We add that on remand the district court must reconsider whether Thomas is entitled to indemnification from Able. The general rule is that "a surety is equitably entitled to full indemnity against the consequences of a principal obligor's default." Leghorn v. Ross, 53 A.D.2d 560, 560, 384 N.Y.S.2d 830 (1st Dep't 1976), aff'd on other grounds, 42 N.Y.2d 1043, 399 N.Y.S.2d 206, 369 N.E.2d 763 (1977). Here the trial court dismissed Thomas' cross-claim for indemnification because it found no explicit promise by Able to indemnify Thomas. However, when a party agrees to become a guarantor at the behest of the principal obligor, a promise to indemnify--even though not expressly provided for in the contract--is implied by law, Konitzky v. Meyer, 49 N.Y. 571, 576 (1872); 57 N.Y.Jur. Sec. 353 (1967); 10 Williston on Contracts Sec. 1274 (3rd ed. 1867), unless the parties have provided otherwise. Leghorn, 53 A.D.2d at 560, 384 N.Y.S.2d 830. Thus, on remand the district court must determine whether the parties explicitly agreed that Able would not indemnify Thomas.
Thomas raises two other challenges on appeal. First, it argues that the trial court erred in finding a guarantee of payment, rather than one of collection. Second, Thomas maintains that the district court incorrectly found that the guarantee agreement was supported by consideration. Upon reviewing these contentions, we conclude that they are without merit and the district court need not reconsider them on remand.
II The Damage Award
The district court awarded Pro-Specialties damages of $53,193.92 principal and $20,922.93 pre-judgment interest computed at 12% per annum for the period of August 2, 1982 to November 13, 1985, the date of judgment. All the parties agree that the district court's computation was too generous to plaintiff Pro-Specialties.
The sum of the invoices for goods shipped by Pro-Specialties to Able totalled $57,403.65. Subtracting $5,000 for the payment Thomas made in October 1982 leaves an outstanding balance of $52,403.65. The district court's $53,193.92 figure was derived from a Pro-Specialties Statement dated August 31, 1982 which contained a charge of $790.27 in interest assessed as of August 31, 1982. By using this higher figure the district court overstated the principal due and thus, inadvertently, double-counted the interest that had accrued by the end of August. Consequently, we remand to the district court for a re-calculation of damages.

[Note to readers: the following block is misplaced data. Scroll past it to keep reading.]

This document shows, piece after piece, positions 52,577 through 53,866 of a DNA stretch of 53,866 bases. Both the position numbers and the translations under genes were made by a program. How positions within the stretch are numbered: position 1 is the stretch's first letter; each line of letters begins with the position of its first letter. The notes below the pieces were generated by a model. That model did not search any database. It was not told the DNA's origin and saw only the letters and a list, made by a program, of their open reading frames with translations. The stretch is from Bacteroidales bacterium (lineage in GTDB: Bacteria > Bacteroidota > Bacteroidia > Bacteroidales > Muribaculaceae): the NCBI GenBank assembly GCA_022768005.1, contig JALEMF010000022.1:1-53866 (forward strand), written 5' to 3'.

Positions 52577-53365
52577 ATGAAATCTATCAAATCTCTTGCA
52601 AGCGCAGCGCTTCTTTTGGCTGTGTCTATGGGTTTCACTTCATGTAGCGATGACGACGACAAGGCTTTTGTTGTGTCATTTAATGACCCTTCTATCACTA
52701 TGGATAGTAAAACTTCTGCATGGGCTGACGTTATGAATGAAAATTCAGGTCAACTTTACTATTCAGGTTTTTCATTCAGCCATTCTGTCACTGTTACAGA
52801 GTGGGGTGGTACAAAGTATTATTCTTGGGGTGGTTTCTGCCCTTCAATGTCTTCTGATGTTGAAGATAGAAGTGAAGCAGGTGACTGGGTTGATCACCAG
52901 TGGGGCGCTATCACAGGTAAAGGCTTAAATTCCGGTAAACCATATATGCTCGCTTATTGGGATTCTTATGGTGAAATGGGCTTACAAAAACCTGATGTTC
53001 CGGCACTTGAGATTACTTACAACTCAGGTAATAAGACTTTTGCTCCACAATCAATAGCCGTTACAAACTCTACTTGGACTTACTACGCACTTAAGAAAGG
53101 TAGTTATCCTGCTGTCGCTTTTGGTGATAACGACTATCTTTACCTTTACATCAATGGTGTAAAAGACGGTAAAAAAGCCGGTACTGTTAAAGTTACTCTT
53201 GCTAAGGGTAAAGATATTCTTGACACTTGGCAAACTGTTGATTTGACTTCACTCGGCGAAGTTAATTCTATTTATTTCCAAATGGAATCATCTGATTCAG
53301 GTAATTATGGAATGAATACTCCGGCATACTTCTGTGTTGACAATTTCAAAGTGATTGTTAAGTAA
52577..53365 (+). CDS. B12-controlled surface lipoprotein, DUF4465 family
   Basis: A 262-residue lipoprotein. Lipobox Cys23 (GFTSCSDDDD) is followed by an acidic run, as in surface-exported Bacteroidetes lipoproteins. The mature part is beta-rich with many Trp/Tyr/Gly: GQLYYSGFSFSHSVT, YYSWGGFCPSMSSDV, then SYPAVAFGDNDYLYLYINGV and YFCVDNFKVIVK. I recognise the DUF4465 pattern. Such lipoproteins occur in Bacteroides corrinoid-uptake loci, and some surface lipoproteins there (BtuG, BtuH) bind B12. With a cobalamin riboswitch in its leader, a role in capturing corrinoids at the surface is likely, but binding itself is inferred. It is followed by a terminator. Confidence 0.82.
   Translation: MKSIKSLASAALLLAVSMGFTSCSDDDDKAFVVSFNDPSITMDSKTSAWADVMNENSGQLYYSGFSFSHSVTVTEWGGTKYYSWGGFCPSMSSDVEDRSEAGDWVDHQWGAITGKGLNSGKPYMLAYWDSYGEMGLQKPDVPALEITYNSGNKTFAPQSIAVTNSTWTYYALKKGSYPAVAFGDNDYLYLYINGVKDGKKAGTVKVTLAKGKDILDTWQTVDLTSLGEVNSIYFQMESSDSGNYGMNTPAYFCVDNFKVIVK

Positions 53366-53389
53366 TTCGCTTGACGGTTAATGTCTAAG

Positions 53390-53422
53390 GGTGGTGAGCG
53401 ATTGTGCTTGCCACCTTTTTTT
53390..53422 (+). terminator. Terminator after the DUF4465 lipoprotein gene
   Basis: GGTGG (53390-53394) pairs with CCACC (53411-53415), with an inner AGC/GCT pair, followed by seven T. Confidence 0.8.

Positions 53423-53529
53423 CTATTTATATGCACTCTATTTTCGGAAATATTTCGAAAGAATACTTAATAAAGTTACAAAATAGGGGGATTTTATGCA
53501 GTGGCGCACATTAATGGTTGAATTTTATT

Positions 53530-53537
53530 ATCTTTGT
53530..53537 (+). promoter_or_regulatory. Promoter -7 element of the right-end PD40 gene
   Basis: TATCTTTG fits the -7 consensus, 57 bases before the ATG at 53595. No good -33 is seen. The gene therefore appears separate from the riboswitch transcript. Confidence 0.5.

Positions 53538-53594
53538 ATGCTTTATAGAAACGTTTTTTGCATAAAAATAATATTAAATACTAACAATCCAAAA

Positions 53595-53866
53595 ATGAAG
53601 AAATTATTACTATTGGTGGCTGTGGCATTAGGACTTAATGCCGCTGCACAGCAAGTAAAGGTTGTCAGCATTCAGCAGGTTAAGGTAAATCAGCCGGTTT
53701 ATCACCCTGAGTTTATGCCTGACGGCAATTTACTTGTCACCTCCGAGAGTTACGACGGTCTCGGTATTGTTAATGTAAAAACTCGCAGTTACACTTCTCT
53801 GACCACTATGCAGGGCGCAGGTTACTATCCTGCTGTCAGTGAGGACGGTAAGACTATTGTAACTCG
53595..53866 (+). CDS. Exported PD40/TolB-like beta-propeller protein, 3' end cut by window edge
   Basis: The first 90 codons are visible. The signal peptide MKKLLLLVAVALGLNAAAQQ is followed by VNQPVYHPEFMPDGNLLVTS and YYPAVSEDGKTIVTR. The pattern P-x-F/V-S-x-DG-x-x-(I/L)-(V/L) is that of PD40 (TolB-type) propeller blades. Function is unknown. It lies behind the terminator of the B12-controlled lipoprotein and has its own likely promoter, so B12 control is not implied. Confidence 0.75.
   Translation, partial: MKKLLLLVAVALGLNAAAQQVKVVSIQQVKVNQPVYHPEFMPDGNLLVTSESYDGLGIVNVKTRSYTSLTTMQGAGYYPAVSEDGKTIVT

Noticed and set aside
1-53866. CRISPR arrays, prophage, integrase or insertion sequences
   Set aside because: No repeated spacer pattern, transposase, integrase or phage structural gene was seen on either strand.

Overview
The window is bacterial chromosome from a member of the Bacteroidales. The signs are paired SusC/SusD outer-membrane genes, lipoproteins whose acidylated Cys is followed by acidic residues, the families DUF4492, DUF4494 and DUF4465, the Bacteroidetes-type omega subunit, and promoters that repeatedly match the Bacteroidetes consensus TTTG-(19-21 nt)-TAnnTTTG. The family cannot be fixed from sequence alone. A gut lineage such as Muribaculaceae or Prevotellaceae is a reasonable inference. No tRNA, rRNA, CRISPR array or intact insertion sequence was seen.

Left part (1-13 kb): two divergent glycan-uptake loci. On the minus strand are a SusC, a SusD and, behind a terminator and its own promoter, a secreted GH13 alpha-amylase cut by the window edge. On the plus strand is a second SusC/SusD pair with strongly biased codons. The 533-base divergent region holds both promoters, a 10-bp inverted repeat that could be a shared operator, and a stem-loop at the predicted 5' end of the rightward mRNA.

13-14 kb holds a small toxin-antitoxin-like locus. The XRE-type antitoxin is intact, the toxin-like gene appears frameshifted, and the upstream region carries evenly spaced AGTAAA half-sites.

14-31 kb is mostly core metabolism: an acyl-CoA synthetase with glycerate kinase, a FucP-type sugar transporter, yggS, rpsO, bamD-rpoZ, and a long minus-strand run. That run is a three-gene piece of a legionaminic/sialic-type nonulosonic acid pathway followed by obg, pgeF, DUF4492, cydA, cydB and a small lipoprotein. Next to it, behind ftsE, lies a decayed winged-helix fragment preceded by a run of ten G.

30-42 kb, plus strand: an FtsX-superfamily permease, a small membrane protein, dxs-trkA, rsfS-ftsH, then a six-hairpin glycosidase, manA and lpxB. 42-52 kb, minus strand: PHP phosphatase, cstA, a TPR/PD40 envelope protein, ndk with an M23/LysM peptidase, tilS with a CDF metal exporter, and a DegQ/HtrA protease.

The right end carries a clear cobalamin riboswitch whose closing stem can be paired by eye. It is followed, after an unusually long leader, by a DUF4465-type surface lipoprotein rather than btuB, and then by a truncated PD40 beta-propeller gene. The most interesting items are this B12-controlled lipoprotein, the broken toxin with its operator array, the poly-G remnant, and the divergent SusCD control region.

Thomas' other challenges to the damage award are without merit. Thomas objects to the trial court's imposition of a 1% per-month pre-judgment interest rate. However, the 1% figure was set forth in Pro-Specialties' invoices. As a guarantor of payment, Thomas may properly be charged with all aspects of its principal debtor's obligation, including interest charges imposed by contract. Bryant Park Building, Inc. v. Richmond, 85 N.Y.S.2d 531 (Sup.Ct.1948).
Thomas also objects to the use of August 2, 1982 as the first day of the interest period. CPLR Sec. 5001 provides that " [w]here ... damages were incurred at various times, interest shall be computed upon each item from the date it was incurred or upon all of the damages from a single reasonable intermediate date." N.Y.Civ.Prac.Law & Rules Sec. 5001 (McKinney 1963) (emphasis supplied). Most of the invoices were dated between June 4 and June 15, 1982. The finance charge was to accrue 30, 45, 60 or 90 days after the date on the invoice. The choice of August 2--a date somewhere between 45 and 60 days after the majority of the goods were invoiced--is a "reasonable intermediate date."
Accordingly, the judgment appealed from is reversed in part and remanded to the district court with directions that consistent with this opinion it make the necessary findings to support the legal conclusion it reaches and to recalculate the damages awarded Pro-Specialties. The judgment is otherwise affirmed.
Affirmed in part, reversed in part and remanded.
Hon. Dudley B. Bonsal, Senior Judge, United States District Court for the Southern District of New York, sitting by designation